Chef Enrico Crippa was born in Carate Brianza, Italy in 1971. His first experience in the restaurant business came at the age of 16 as a commis in the historic Milanese establishment Gualtiero Marchesi. It was here that he began a career that led to collaborative efforts with some of the most famous chefs in Europe. Among those under whom he studied: Christian Willer of the Palme d’Or in Cannes, Gislaine Arabian of Ledoyen in Paris, Antoine Westermann of Buerehiesel in Strasbourg, Michel Bras of Laguiole, and Ferran Adria of El Bulli in Roses. His encounter in 2003 with the Ceretto family enabled him to achieve this ambition when Piazza Duomo opened in Alba in 2005. In 2006 the first endorsement of his talent arrived with a Michelin Star, and in 2009 a new milestone propelled him into the Who's Who of Italian restaurants: 2 Michelin Stars. On the 14th of November 2012 Enrico Crippa has been awarded 3 Michelin stars.
On the 14th of November 2012 Enrico Crippa has been awarded 3 Michelin stars.
How did you get into the Culinary industry?
I was 16 years old and I started to work in Gualtiero Marchesi restaurant, in Milan. From that time, I was in contact and I worked with the most important european Chefs as Michel Bras, Christian Willer, Gislaine Arabian, Antoine Westermann and Ferran Adrià.
Tell us about Piazza Duomo. What inspired the idea and what is your vision for the restaurant?
Piazza Duomo was born after I met Ceretto’s family and we thought about to try to do an excepyional restaurant in the earth of Langhe.
What strategic partnerships/marketing strategies have you implemented that have attributed to Piazza Duomo's success?
Our success is not due to a real marketing strategy, but most of all it is due to the continuing research in what is the best and the wish to try to improve evry single day.
What industry trends are you noticing and how do you capitalize on them?
It is difficult to speak of trends in a region in which enogastronomy is the most important sectory. Anyway, we are noticing that our potager is in exploitment and we will open a second restaurant in Barolo, where our potager is located.
Duri per durare (always hold up)
Piazza Duomo's Motto?
Look for the best.
Your greatest success as Proprietor of Piazza Duomo? Most difficult moment-how did you overcome and what did you learn?
The best moment in these 10 years of hard work has been the third Michelin star, the realization of a dream. Fortunately we didn’t have big difficult moments until today.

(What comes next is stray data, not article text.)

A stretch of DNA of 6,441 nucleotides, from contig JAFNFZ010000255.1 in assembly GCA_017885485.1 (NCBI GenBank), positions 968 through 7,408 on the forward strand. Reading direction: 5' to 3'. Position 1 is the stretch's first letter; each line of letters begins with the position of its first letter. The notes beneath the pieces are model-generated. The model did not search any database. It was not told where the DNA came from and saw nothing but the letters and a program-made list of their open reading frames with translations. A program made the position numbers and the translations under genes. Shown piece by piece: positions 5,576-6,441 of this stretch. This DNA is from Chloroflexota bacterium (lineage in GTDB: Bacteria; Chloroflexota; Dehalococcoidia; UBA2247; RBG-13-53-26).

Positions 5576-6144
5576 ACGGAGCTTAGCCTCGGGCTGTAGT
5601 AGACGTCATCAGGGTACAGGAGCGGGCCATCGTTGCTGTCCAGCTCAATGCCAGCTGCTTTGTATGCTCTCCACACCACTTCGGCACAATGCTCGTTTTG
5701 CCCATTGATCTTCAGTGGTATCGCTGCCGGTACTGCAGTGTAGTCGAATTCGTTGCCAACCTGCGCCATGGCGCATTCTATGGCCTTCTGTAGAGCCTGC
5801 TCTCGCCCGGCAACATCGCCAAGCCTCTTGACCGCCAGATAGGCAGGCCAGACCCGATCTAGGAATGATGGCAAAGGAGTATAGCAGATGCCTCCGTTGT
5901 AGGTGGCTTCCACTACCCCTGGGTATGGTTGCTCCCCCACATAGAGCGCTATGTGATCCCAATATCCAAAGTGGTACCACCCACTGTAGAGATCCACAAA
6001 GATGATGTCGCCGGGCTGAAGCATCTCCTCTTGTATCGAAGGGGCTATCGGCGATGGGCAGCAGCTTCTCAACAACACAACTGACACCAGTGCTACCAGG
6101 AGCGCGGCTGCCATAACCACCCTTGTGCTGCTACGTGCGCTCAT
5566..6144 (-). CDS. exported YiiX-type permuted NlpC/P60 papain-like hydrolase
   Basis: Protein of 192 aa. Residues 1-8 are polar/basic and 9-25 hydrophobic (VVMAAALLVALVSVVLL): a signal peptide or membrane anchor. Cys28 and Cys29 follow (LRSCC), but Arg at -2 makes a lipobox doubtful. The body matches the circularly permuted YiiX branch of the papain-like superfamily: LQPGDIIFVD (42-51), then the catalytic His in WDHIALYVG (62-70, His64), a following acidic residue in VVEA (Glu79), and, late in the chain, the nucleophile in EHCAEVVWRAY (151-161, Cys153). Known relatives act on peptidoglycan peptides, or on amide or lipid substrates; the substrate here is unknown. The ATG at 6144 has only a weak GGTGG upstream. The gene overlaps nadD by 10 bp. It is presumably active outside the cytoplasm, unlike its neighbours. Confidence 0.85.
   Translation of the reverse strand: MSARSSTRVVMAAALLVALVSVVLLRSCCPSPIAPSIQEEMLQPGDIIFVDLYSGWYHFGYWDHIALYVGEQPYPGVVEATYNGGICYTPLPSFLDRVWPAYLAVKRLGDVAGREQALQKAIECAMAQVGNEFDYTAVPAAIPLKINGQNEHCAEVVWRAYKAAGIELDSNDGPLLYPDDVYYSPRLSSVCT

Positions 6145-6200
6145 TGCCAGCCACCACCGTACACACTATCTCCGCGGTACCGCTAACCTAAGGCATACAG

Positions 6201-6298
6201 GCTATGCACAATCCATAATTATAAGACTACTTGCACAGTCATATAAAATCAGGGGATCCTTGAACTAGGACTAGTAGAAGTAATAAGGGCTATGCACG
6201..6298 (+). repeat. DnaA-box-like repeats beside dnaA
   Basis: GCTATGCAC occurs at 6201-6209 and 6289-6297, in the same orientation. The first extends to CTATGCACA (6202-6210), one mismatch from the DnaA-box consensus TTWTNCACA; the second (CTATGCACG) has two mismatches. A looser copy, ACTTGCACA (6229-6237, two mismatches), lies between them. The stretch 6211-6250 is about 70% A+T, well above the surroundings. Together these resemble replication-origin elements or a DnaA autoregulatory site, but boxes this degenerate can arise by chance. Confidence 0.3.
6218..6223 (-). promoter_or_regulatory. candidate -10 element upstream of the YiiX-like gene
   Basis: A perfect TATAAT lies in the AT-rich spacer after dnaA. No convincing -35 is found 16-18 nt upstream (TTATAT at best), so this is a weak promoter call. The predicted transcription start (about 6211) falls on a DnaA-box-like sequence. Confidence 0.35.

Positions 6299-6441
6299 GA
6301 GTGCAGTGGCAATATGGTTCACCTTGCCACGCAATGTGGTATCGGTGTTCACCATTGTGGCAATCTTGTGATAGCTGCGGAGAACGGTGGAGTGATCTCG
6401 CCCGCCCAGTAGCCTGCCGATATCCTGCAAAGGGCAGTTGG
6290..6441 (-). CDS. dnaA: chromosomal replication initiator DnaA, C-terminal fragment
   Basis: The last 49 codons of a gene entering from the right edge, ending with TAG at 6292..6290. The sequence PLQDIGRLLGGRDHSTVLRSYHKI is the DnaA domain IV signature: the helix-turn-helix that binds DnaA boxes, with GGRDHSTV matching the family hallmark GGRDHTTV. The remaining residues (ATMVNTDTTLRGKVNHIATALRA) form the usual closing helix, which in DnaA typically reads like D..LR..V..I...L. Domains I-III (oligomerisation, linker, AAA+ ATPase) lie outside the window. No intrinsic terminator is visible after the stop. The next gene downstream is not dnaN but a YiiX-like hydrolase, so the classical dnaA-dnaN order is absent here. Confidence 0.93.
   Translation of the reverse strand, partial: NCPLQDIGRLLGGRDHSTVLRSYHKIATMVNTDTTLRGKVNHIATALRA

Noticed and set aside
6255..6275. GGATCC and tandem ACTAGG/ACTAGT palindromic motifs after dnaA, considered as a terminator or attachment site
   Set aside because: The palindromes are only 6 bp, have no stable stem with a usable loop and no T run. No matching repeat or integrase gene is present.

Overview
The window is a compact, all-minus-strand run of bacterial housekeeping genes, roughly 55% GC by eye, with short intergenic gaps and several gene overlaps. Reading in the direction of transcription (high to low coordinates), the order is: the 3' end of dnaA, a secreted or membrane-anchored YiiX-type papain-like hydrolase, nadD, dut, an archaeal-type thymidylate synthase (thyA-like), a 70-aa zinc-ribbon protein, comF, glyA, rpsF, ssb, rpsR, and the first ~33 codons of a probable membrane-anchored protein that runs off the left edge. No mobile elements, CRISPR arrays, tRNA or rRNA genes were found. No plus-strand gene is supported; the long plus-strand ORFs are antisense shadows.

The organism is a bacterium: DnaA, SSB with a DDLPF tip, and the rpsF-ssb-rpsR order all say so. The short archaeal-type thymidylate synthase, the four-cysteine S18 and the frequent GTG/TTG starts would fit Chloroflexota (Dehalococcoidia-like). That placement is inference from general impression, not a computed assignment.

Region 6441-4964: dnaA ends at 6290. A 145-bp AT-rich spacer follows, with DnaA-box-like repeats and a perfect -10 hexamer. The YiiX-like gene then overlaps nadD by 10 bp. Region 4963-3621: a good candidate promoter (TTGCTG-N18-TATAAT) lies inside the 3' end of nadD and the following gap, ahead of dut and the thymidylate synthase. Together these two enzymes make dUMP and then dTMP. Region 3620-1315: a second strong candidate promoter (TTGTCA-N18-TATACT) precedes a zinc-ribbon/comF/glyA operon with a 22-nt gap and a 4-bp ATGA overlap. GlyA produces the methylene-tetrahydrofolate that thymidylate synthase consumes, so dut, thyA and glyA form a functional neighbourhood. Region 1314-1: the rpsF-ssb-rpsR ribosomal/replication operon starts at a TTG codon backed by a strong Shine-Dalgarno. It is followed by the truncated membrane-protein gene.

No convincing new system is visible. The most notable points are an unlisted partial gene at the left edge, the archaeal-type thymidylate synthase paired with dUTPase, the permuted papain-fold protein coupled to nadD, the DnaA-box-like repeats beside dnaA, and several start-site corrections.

Your advice to an aspiring restauranteur?
Find a unique idea and really believe in it.
Describe the ideal experience at Piazza Duomo.
The ideal experience at Piazza Duomo is to discover our cuisine philosophy through the choice of our suggested menu.
How important are architecture/design to the success of Piazza Duomo?
For me the relationship with art is very important. I always I am inspired by art, by the colors.
Ceretto’s Family has a lot of relationship with different artists and every meeting I had with them inspired me.
How do you motivate your employees?
I think that the best and unique way to really motivate my employees, is to give to all of them the right example of what I would like they do.
One food and drink left on earth, what would you choose?
Barolo and Risotto
What literature is on your bed stand?
A lot of sport literature
Role model - business and personal?
Perseverance and diligence for both
My first passion after my work, is the bike. I am used to go riding a lot during Spring and Summer; while I am riding I feel good and relaxed.
Favorite travel destination?
I am really fascinated by Iceland and it will be my next trip.
What's next for Piazza Duomo?
In 1990, Enrico received first place in the Concorso Artistico di Cucina (Artistic Cooking) competition, repeating his success once more in 1992. At the age of 25, he left for Japan where he worked for three years as Executive Chef, dividing his time between Gualtiero Marchesi’s restaurant in Kobe and the Rhiga Royal Hotel in Osaka. Through this experience he learned classic Japanese cooking, not to be confused with the trendy “sushi-mania,” and developed a profound appreciation for the simple, elegant philosophy that guides Japanese cuisine. Upon his return to Italy, Enrico continued to develop his skills as a world class chef while biding his time until he could establish a restaurant of his own.
Crippa is rigorous perfectionist, who has discovered the key to expressing his vivid imagination. His is a cuisine based in practicality, infused with culture and intuition, and executed with technical competence and a rare analytical capacity. All of the dishes are personalized; they are never too heavy, with the focus being harmony based on the finest ingredients and presented in the most elaborate yet precise manner. If one were to ask Enrico Crippa what his objectives were, he would simply respond, “The happiness of my guests is what gives me the greatest pleasure.”